This all-purpose fertilizer includes a combination of healthy bacteria, mycorrhizal fungi (fungi that form a symbiotic association with plants), and Archaea (a microorganism that aggressively breaks down material). It checks the boxes for most plants and basic plant needs, plus it is Organic Materials Review Institute (OMRI) listed for organic gardening by the USDA, which means it’s 100 percent organic and made with all-natural ingredients. The blend of beneficial microorganisms in the fertilizer helps to improve soil quality, increases root mass, and promotes plant growth without adding harmful chemicals to the environment. The N-P-K ratio is 4-4-4, which makes it a suitable fertilizer for flowers, vegetables, shrubs, trees, and houseplants.
The Best Fertilizers for Your Garden
Choose the right fertilizer to keep your garden soil in optimum shape and your plants healthy.
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- Best All AroundJobe’s Organics All Purpose Granular FertilizerCheck Latest Price
- Best Vegetable FertilizerDr. Earth Home Grown Tomato, Vegetable & HerbCheck Latest Price
- Best Flower FertilizerJobe's Organics Annuals and PerennialsCheck Latest Price
Garden plants need nutrients to grow and remain healthy. Adequate soil fertility is as important to plants as a healthy diet is to animals and people. The more you garden, the more important it is to understand soil nutrients and to use—at the right time and in the right proportion—the right fertilizer to supplement your soil.
Choosing a fertilizer can be downright overwhelming. Read on for tips and suggestions to help in your search, and don’t miss our roundup of top-favorite picks among the best garden fertilizer options available.
- BEST ALL AROUND: Jobe’s Organics All Purpose Granular Fertilizer
- BEST VEGETABLE FERTILIZER: Dr. Earth Home Grown Tomato, Vegetable & Herb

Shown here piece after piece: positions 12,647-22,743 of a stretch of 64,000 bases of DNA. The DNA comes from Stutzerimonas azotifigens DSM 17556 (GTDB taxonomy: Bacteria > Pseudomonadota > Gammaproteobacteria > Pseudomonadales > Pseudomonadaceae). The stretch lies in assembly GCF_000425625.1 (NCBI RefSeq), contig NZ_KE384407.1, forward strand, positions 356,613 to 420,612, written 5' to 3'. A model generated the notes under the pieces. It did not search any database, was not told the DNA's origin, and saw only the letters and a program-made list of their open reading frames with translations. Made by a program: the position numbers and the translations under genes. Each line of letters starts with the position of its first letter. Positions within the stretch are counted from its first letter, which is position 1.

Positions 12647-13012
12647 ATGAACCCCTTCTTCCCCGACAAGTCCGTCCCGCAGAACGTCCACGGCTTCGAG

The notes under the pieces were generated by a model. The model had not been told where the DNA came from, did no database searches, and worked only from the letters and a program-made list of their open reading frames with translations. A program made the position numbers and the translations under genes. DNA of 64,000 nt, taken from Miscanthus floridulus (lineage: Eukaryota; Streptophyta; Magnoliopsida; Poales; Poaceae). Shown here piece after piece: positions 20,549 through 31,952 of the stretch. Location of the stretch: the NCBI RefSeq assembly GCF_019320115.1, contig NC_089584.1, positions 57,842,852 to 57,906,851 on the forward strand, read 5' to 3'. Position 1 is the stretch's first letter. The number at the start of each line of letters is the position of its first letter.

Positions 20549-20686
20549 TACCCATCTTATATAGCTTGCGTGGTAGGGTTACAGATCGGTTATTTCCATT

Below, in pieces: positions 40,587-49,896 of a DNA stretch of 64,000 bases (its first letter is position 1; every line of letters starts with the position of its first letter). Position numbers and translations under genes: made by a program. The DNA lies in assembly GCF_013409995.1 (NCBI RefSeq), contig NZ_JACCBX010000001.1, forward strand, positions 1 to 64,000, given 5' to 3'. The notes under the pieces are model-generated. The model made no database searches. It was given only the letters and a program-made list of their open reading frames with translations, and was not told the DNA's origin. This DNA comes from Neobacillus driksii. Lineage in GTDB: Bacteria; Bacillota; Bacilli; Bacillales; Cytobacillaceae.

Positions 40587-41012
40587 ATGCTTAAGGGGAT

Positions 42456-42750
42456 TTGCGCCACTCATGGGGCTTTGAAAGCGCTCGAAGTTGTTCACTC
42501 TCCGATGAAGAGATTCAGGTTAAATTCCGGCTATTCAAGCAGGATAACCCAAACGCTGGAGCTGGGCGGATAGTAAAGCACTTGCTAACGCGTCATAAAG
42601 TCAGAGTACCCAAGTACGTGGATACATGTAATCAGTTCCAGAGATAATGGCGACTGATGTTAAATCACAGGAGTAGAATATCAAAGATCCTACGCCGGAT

- BEST FLOWER FERTILIZER: Jobe’s Organics Annuals and Perennials
- BEST STARTER FERTILIZER: Espoma Organic Bio-Tone Starter
- BEST ACID FERTILIZER: Dr. Earth Organic Acid-Lovers Fertilizer
Types of Garden Fertilizers
Fertilizer comes in three basic forms: granules, liquid, and stakes. Each type of fertilizer can be classified as either organic or inorganic.
Gardeners apply fertilizer granules by either mixing them into the soil at planting time or by “top dressing.” Top dressing simply means sprinkling the granules on the soil surface over the plant’s root zone. You’ll find granular fertilizers in either slow-release or quick-release formulas.
- Slow-release fertilizer should provide a steady flow of nutrients for an extended time, up to a full growing season. These fertilizers comprise organic or inorganic ingredients. Soil microbes break down organic slow-release fertilizer and make it available for plants to use. Manufacturers coat inorganic slow-release fertilizer pellets to slowly dissolve as water moves through the soil.
- Quick-release fertilizer is inorganic. It should dissolve fully into the soil within just a few weeks, giving plants a quick burst of nutrients.
Liquid fertilizers include ready-to-mix dry granules and liquid concentrates. They can consist of either organic or inorganic ingredients. Liquid plant food can soak the roots, or in some instances, spray right onto plant foliage. These formulas are available to the plant immediately.